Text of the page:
• ^ Ehrman writes: “The notion that the Gospel accounts are not completely accurate but still important for the religious truths they try to convey is widely shared in the scholarly world, even though it’s not so widely known or believed outside of it.”[23]
  1. See Benito and Mussolini in Luciano Canepari, Dizionario di pronuncia italiana online
  2. ^ Hakim, Joy (1995). A History of Us: War, Peace and all that Jazz. New York: Oxford University Press. ISBN 978-0-19-509514-2.
  3. ^ “Historic Figures: Benito Mussolini (1883–1945)”. BBC – History – bbc.co.uk.
  4. ^ “Mussolini founds the Fascist party – Mar 23, 1919”. History.com.
  5. ^ Anthony James Gregor (1979). Young Mussolini and the Intellectual Origins of Fascism. University of California Press. ISBN 978-0520037991.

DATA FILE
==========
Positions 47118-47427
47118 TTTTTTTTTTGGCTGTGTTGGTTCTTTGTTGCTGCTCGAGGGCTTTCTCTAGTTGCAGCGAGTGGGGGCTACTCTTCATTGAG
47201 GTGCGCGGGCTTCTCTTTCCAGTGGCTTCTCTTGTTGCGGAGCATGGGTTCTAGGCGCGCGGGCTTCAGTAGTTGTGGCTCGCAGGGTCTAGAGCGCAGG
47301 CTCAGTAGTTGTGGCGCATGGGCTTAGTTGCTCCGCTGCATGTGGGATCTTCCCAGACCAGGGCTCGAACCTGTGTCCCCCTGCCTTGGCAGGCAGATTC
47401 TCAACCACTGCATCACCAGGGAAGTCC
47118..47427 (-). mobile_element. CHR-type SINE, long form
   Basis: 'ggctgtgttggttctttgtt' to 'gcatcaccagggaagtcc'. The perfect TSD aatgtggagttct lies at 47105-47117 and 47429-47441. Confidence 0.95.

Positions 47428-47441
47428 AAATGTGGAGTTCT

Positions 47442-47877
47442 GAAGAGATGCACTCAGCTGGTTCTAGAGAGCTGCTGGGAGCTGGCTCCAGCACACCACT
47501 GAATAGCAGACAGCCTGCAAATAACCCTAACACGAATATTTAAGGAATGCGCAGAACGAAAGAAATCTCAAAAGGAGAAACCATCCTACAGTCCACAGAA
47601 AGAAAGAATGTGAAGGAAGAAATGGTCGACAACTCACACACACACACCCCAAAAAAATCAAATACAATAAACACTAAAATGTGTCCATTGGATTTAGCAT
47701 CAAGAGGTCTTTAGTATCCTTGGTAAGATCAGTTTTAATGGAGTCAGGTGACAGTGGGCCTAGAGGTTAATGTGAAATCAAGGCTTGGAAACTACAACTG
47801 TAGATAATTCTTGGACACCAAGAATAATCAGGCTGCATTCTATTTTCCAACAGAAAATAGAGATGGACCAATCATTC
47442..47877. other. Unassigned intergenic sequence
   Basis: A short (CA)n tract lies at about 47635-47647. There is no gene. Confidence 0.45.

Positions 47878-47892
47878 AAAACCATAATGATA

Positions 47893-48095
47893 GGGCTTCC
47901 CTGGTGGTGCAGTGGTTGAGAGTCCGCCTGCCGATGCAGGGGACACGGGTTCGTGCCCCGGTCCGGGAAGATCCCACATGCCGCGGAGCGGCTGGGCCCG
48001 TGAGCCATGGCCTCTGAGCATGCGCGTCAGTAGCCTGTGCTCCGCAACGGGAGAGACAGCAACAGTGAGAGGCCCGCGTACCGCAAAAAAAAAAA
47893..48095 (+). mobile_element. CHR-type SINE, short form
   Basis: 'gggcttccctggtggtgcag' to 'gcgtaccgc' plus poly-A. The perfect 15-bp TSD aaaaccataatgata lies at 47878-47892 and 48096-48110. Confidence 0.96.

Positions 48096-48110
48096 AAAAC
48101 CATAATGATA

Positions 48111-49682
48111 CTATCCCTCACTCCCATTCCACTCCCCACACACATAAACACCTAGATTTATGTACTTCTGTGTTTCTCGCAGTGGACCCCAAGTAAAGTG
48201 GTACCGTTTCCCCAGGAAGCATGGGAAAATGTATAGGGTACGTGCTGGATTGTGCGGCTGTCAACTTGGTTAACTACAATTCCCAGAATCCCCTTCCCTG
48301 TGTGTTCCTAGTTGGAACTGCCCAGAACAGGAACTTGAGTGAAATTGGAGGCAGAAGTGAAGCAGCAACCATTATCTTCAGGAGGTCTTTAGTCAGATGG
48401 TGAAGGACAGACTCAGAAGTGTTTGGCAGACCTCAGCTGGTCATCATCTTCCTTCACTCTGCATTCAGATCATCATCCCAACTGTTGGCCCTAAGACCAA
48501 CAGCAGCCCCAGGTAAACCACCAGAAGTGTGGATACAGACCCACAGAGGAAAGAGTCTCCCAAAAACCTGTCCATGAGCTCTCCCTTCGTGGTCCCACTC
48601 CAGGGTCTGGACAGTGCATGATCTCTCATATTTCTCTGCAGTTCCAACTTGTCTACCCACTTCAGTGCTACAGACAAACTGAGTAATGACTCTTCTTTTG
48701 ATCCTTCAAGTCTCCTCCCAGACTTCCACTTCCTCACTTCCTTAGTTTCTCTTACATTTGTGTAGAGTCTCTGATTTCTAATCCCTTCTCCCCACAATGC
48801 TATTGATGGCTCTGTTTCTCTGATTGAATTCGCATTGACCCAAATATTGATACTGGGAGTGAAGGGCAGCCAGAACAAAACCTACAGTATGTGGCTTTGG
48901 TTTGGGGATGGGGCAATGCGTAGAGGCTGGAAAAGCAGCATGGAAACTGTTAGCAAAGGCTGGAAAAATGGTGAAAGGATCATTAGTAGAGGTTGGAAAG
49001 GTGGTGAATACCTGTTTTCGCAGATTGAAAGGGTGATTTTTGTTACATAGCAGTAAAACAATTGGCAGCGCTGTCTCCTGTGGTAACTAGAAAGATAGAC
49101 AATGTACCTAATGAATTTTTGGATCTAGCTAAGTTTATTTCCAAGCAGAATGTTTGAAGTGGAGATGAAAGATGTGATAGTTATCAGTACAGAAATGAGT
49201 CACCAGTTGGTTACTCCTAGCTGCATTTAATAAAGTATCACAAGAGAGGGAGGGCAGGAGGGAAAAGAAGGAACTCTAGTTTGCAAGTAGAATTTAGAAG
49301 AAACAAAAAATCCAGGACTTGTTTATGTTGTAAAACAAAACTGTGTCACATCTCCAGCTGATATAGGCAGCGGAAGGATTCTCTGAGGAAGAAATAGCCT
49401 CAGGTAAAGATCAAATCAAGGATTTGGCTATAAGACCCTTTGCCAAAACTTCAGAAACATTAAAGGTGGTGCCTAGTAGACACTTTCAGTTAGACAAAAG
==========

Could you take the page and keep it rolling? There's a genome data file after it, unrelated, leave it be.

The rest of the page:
6. ^ Jump up to:
    a b Simonetta Falasca-Zamponi (1997). Fascist Spectacle: The Aesthetics of Power in Mussolini’s Italy. U of California Press. p. 45. ISBN 978-0520926158.
  7. ^ Jump up to:
    a b c d e Gregor 1979, p. 191.
  8. ^ Haugen, pp. 9, 71
  9. ^ [1]
  10. ^ MacGregor Knox. Mussolini unleashed, 1939–1941: Politics and Strategy in Fascist Italy’s Last War. Edition of 1999. Cambridge: Cambridge University Press, 1999. pp. 122–27.
  11. ^ MacGregor Knox. Mussolini unleashed, 1939–1941: Politics and Strategy in Fascist Italy’s Last War. Edition of 1999. Cambridge: Cambridge University Press, 1999. pp. 122–23.
  12. ^ Jump up to:
    a b c d Moseley 2004.
  13. ^ Viganò, Marino (2001), “Un’analisi accurata della presunta fuga in Svizzera”, Nuova Storia Contemporanea (in Italian), 3